Benefit cuts 'will significantly reduce' incomes of poorest families


Planned cuts to benefits will "significantly reduce" the incomes of some of the country's poorest families, according to analysis by the Institute for Fiscal Studies (IFS).

The respected economic think tank said a combination of a freeze in benefit rates, cuts to tax credits and the shift to Universal Credit would mean "large losses" for low-income households.

Shadow chancellor John McDonnell said the IFS analysis showed the Conservatives posed a "clear threat" to working people's living standards, while the Liberal Democrats claimed the "savage cuts" would leave millions of households worse off.

The report said: "While cuts to benefits have been small as of yet, Government plans for future cuts would significantly reduce the incomes of low-income working-age households, particularly those with children.

"The most important changes are the cash freeze in most benefit rates, cuts to child tax credit and the continued rollout of the less generous Universal Credit.

"If these planned cuts were fully in place now, nearly three million working households with children on tax credits would be an average of £2,500 a year worse off, with larger families losing more.

"The one million families with children and nobody in paid work would be £3,000 per year worse off on average."

But the IFS stressed that many of the changes would not result in an immediate loss of income because of protection for existing claimants.

People making new claims would be affected, and existing recipients of benefits will be affected by the continued freeze in benefit rates as inflation rises.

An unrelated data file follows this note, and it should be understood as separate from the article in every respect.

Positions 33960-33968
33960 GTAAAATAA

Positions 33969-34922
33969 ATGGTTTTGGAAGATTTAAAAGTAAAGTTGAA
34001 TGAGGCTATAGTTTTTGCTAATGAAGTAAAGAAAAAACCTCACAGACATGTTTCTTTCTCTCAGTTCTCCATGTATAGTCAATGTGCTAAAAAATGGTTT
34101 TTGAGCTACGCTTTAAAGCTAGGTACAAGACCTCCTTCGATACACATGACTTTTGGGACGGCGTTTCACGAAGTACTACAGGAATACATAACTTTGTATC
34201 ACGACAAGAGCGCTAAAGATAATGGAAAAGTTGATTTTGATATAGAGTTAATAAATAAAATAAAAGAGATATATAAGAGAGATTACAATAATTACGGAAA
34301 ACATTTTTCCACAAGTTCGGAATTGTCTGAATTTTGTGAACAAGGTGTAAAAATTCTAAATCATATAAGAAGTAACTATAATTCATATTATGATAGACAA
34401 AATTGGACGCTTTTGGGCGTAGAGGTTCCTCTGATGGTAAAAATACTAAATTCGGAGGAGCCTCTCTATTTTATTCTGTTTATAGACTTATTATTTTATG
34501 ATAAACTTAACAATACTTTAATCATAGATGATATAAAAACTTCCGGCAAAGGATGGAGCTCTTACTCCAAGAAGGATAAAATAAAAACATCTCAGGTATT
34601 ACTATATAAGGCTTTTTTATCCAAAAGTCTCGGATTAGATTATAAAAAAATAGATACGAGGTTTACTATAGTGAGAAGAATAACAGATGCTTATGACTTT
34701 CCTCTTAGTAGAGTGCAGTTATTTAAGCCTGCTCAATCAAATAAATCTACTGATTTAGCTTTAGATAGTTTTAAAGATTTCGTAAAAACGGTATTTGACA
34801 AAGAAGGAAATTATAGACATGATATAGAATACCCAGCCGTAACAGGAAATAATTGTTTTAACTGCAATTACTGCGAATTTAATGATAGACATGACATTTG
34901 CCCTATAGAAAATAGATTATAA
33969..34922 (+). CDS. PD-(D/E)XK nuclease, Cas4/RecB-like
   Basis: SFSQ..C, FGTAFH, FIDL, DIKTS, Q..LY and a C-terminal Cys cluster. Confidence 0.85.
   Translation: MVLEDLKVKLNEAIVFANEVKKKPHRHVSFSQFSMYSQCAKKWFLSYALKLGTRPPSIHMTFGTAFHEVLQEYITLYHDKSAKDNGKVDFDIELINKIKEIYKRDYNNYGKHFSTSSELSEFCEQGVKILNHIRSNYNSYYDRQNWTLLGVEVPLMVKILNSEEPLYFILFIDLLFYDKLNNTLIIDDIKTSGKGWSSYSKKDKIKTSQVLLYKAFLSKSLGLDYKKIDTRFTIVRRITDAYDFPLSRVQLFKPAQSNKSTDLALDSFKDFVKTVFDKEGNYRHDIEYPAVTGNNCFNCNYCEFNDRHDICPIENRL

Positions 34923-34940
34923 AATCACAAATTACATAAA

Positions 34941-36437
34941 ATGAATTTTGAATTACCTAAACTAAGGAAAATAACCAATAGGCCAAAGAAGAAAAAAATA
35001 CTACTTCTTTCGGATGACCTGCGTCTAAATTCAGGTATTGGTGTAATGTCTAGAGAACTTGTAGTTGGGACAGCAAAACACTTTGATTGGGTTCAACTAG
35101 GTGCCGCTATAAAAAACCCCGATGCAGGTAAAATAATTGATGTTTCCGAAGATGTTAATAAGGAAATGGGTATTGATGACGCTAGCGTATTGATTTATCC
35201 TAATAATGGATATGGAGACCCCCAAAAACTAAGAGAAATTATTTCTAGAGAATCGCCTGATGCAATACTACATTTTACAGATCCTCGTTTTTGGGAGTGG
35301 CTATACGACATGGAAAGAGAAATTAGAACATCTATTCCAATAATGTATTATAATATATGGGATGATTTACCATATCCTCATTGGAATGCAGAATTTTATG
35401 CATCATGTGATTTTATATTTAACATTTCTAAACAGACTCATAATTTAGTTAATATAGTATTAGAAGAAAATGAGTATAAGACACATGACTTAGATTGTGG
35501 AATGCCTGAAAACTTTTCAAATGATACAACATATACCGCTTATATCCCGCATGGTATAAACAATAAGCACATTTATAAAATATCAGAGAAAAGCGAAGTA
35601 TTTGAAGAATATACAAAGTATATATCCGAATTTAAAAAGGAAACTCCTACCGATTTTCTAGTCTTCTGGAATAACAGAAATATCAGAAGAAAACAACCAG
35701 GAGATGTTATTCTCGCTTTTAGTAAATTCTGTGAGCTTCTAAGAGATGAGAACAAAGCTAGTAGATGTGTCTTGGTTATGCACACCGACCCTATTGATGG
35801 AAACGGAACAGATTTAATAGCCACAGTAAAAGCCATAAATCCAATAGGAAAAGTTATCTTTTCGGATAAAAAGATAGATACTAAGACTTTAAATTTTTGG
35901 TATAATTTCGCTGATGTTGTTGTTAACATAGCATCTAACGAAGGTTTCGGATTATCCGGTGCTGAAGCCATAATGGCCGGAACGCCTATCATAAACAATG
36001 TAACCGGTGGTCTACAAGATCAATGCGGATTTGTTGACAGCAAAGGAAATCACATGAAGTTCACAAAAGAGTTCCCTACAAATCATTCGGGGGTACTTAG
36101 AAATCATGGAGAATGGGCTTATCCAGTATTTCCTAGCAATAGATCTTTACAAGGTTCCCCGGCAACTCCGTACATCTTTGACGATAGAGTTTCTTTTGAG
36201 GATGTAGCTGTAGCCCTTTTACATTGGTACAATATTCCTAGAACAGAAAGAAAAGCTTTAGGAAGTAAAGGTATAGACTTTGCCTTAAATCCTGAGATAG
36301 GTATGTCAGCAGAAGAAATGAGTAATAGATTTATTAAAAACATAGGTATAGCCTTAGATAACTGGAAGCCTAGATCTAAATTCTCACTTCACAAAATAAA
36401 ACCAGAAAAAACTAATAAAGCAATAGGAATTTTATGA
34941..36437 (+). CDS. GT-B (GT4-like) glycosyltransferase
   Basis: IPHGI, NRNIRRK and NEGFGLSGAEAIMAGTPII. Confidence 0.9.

The IFS said under current inflation forecasts the freeze until March 2020 would reduce the real value of those benefits by 5% and reduce Government spending by more than £3 billion a year.

Cuts to tax credits for families with children and the shift to Universal Credit are expected to each save the Government around £5 billion a year in the long run.

The report noted that pensioner households are mostly protected from future benefit cuts but "the impact on the incomes of working-age households with children is large", with losses of more than 10% in the poorest fifth of households.

For Labour, Mr McDonnell said the analysis revealed the "stark choice in this election".

He said: "The Tories pose a clear threat to working people's living standards. Under Tory proposals cuts to in-work support will leave working families with children an average of £2,500 a year worse off.

"This General Election is a choice between a Labour Party who will stand up for the many and a Tory Party which only looks after the privileged few."

Lib Dem spokeswoman Baroness Kramer commented: "Theresa May's plans for a divisive hard Brexit and savage cuts to benefits will leave millions of working families worse off.

"Three million households will be hit to the tune of £2,500 a year as a result of cuts to tax credits, rising prices and the falling pound.

"The Brexit squeeze will hit people in the pocket across the country, with the poorest families hit hardest."